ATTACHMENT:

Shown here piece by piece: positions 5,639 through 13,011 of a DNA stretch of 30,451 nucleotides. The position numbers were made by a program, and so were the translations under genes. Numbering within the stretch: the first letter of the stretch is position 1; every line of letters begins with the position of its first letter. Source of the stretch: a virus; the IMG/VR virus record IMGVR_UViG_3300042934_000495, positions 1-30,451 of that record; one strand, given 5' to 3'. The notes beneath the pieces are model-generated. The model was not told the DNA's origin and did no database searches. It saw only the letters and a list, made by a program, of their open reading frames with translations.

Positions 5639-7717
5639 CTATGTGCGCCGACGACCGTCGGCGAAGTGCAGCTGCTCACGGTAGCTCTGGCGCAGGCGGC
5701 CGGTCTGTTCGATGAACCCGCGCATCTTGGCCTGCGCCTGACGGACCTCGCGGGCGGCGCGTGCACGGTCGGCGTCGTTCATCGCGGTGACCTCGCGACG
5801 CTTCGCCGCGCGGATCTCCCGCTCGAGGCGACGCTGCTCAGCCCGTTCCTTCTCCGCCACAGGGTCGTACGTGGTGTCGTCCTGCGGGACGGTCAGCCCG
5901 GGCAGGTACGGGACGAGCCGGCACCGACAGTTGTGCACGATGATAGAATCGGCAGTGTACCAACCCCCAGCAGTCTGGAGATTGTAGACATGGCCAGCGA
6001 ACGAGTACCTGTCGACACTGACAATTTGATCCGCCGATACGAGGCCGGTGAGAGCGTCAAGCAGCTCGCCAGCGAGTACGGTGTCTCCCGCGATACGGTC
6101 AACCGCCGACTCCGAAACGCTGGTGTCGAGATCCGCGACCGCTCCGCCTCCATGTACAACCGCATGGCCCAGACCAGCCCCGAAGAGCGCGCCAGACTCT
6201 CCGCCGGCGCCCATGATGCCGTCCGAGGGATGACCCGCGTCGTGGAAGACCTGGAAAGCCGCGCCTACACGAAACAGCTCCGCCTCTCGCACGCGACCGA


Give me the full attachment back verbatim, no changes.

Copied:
Shown here piece by piece: positions 5,639 through 13,011 of a DNA stretch of 30,451 nucleotides. The position numbers were made by a program, and so were the translations under genes. Numbering within the stretch: the first letter of the stretch is position 1; every line of letters begins with the position of its first letter. Source of the stretch: a virus; the IMG/VR virus record IMGVR_UViG_3300042934_000495, positions 1-30,451 of that record; one strand, given 5' to 3'. The notes beneath the pieces are model-generated. The model was not told the DNA's origin and did no database searches. It saw only the letters and a list, made by a program, of their open reading frames with translations.

Positions 5639-7717
5639 CTATGTGCGCCGACGACCGTCGGCGAAGTGCAGCTGCTCACGGTAGCTCTGGCGCAGGCGGC
5701 CGGTCTGTTCGATGAACCCGCGCATCTTGGCCTGCGCCTGACGGACCTCGCGGGCGGCGCGTGCACGGTCGGCGTCGTTCATCGCGGTGACCTCGCGACG
5801 CTTCGCCGCGCGGATCTCCCGCTCGAGGCGACGCTGCTCAGCCCGTTCCTTCTCCGCCACAGGGTCGTACGTGGTGTCGTCCTGCGGGACGGTCAGCCCG
5901 GGCAGGTACGGGACGAGCCGGCACCGACAGTTGTGCACGATGATAGAATCGGCAGTGTACCAACCCCCAGCAGTCTGGAGATTGTAGACATGGCCAGCGA
6001 ACGAGTACCTGTCGACACTGACAATTTGATCCGCCGATACGAGGCCGGTGAGAGCGTCAAGCAGCTCGCCAGCGAGTACGGTGTCTCCCGCGATACGGTC
6101 AACCGCCGACTCCGAAACGCTGGTGTCGAGATCCGCGACCGCTCCGCCTCCATGTACAACCGCATGGCCCAGACCAGCCCCGAAGAGCGCGCCAGACTCT
6201 CCGCCGGCGCCCATGATGCCGTCCGAGGGATGACCCGCGTCGTGGAAGACCTGGAAAGCCGCGCCTACACGAAACAGCTCCGCCTCTCGCACGCGACCGA